Discrimination? Really?

September 10, 2008 § 4 Comments

The latest hoo-ha in the tarot community concerns a tarot reader in Seattle, WA, who was allegedly discriminated against by the King County Solid Waste Division (KCSWD). In a nutshell, and as reported in the Seattle Weekly, the KCSWD solicits small local business to donate their services at a reduced rate to be distributed as gifts during the holidays, “in the hope that grandmothers and other gift-givers will replace ugly sweaters with experiences that generate less trash”.

Alexandra Chauran offered her skills as a tarot reader, crystal ball diviner and tea-leaf reader and was turned down. The American Tarot Association (ATA) have leapt to her defence, issuing a press release and writing to lots of county officials, as well as the editor of the Seattle Weekly, etc. etc. You can read their press release here at the Aeclectic forum.

Okay, so I’ve a feeling this isn’t going to be a popular post but I just don’t get what all the fuss is about. It seems the KCSWD has been running this Waste Free Holiday Program for a few years. They clearly invest time and effort and probably money into running it and, as it’s for a very good cause (saving the planet) they want it to be as much of a success as it can be. Presumably they have a limited amount of space and a particular audience in mind, so they want to include the services that they think will most appeal to that audience.

So they reject a tarot reader because they say tarot is controversial. Well, tarot IS controversial. Yes, it’s the 21st Century. No, there’s absolutely nothing satanic or occultish about tarot. We understand that but a large part of the population still doesn’t, hence the controversy. I could happily give a wellness spa break to almost any member of my family but I’d have to think very carefully about who would appreciate a tarot reading. It just doesn’t have the same mass market appeal.

The KCSWD explained they have also rejected financial planners and tutors. “We try to limit it to something you would see on a wish list,” said Megan Sety, of the division’s Recycling and Environmental Services department. Fair enough then.

It’s important to note that – unlike the Miss Toronto tourism officials – the KCSWD didn’t cast any disparaging remarks on tarot at all (you know, associating it with witchcraft and the like). They just simply – and politely – refused Chauran’s offer, and now they’re in hot water. So if someone offers you their services, you’re not allowed to reject them? I’d understand if Chauran had offered to rescue orphan kitties and they’d turned her down because she was a tarot reader. That would be discrimination. But they didn’t really reject her…they rejected the service she was offering and it’s the service that they’re passing on to the public. I run an online store and I get approached a couple of times a week with link exchanges – most of which are relevant and most of which I politely refuse. I exercise my right to select the most appropriate content for my site’s visitors. God forbid I have to start accepting all of them for fear of discriminating against anyone.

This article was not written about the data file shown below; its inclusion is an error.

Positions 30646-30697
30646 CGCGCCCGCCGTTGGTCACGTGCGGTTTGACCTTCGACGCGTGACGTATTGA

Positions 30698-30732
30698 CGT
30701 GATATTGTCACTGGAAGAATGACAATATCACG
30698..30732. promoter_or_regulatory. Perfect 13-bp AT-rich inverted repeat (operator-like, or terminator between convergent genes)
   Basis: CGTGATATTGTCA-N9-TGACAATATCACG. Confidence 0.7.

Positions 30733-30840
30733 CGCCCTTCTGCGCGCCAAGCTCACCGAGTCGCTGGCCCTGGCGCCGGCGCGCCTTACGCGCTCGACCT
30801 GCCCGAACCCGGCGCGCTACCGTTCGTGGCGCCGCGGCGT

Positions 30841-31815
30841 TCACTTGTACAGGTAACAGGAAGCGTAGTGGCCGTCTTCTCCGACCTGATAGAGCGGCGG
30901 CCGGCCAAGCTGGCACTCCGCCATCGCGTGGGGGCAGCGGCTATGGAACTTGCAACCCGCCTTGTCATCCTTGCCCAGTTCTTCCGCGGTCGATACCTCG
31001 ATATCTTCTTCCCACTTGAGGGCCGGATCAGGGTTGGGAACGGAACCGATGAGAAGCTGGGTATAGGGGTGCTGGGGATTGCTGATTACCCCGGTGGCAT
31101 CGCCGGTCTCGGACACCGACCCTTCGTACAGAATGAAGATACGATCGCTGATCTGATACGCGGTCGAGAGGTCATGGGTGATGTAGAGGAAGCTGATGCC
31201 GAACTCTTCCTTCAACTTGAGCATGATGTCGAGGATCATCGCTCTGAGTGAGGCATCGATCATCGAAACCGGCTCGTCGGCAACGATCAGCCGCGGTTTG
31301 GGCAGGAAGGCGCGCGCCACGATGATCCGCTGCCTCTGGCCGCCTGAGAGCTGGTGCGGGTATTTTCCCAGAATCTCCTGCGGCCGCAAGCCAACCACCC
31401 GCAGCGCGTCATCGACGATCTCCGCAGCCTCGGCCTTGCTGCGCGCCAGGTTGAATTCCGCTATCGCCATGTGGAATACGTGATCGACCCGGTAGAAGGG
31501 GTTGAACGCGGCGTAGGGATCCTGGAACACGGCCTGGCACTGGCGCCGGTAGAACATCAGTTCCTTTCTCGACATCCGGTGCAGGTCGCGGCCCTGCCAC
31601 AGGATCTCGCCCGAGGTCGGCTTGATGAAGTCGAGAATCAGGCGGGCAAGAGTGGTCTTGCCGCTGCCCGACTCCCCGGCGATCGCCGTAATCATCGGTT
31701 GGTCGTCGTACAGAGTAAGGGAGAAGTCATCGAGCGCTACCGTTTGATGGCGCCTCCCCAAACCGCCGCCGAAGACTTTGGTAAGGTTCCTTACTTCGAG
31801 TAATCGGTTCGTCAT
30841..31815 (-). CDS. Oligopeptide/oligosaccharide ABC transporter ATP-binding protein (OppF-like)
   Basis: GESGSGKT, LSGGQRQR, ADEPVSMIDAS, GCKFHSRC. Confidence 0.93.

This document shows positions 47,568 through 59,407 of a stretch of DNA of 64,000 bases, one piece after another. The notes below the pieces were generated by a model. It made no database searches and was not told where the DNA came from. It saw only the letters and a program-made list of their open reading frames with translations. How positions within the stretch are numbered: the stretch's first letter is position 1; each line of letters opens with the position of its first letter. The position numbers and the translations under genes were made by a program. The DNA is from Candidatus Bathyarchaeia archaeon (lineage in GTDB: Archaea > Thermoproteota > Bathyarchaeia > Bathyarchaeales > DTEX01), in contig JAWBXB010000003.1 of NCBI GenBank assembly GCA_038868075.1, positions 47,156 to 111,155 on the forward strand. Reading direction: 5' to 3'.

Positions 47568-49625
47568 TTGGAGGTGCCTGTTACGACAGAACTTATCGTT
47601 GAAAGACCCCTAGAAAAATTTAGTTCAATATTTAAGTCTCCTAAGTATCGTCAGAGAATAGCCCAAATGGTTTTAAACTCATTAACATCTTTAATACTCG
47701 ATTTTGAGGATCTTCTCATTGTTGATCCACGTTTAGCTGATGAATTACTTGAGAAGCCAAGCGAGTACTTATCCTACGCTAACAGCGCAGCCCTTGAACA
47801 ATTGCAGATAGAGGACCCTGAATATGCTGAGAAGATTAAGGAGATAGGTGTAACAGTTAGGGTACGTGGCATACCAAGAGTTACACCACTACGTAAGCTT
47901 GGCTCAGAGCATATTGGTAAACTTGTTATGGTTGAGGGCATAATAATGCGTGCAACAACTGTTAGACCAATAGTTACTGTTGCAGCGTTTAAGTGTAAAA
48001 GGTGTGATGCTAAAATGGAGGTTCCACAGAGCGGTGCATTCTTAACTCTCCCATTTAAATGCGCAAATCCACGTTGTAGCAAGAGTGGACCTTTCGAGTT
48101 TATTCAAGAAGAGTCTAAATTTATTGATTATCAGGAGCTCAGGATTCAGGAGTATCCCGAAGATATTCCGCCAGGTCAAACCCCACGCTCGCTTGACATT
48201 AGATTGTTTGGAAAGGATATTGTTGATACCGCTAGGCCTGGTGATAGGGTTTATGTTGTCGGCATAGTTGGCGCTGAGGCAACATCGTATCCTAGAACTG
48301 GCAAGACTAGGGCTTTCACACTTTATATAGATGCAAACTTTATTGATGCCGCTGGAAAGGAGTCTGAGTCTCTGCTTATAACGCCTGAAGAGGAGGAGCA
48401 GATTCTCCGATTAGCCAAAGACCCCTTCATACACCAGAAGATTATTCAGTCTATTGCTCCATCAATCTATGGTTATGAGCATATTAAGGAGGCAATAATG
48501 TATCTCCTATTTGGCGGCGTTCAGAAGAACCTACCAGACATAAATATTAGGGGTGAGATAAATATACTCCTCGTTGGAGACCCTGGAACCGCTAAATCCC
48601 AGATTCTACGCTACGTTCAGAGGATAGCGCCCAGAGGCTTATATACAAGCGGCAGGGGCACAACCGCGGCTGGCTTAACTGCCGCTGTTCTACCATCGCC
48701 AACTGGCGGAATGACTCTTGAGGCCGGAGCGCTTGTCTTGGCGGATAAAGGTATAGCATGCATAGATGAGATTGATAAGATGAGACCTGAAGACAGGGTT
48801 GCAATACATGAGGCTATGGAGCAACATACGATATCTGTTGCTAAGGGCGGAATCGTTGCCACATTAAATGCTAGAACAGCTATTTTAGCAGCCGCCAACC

Perhaps the KCSWD’s only error was to be so up-front and honest about their reasons for turning Chauran down. They could have just said the program was full this year, and saved themselves some hassle. Guess they won’t make that mistake again.

As for the ATA…well, I don’t see that it was necessary for them to weigh in on this. Well, okay, if you like, use it as an opportunity to educate the public about tarot, but don’t use it to accuse the KCSWD of discrimination. Don’t take everything so personally guys. Yes, it’s a shame – I’m sure there are lots of people who would be delighted to be given a tarot reading as a holiday gift – but no one’s got hurt and no one’s missed out. There’s no fight to be fought here.

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§ 4 Responses to Discrimination? Really?

  • Balakirev says:

    I agree with you. It would appear that the KCSWD wants “gifts” that have a tangible, physical presence. Tutors, financial advisors, and tarot readers don’t. And as you pointed out, there’s the issue of controversy that could clothesline the program, itself.

    Nor should we forget that the tarot reader in question is undoubtedly is doing quite well off the publicity from this. Their motives are not beyond question; but to expect a even-handed, careful assessment of what’s really going on is asking too much of the usual “jump first and ask questions later, if at all” crowd, don’t you think?

  • Dave says:

    I think we should clarify that occult tarot is what is controversial. Tarot, aka tarock or tarocchi is also a family of card games played with an augmented deck. Tarot cards were originally intended to be used for nothing more than a card game which is still played today in some parts of the world. The cards only became involved with fortune telling and the occult centuries after their creation.

  • archertarot says:

    Balakirev, I think you’re right. It seems some people read the words “tarot reader rejected” and jumped in feet first.

    However, I checked in at the Aeclectic thread this morning and it seems that several people there are now expressing a more balanced reaction to the story, which is good.

    Hi Dave, thanks for your comment. You’re absolutely right of course, although in this case it’s the use of so-called “occult” tarot that’s in question.

    Lynda

  • I only wish the story had mentioned my business name, EarthShod.com Tarot & Tea Leaf Readings!

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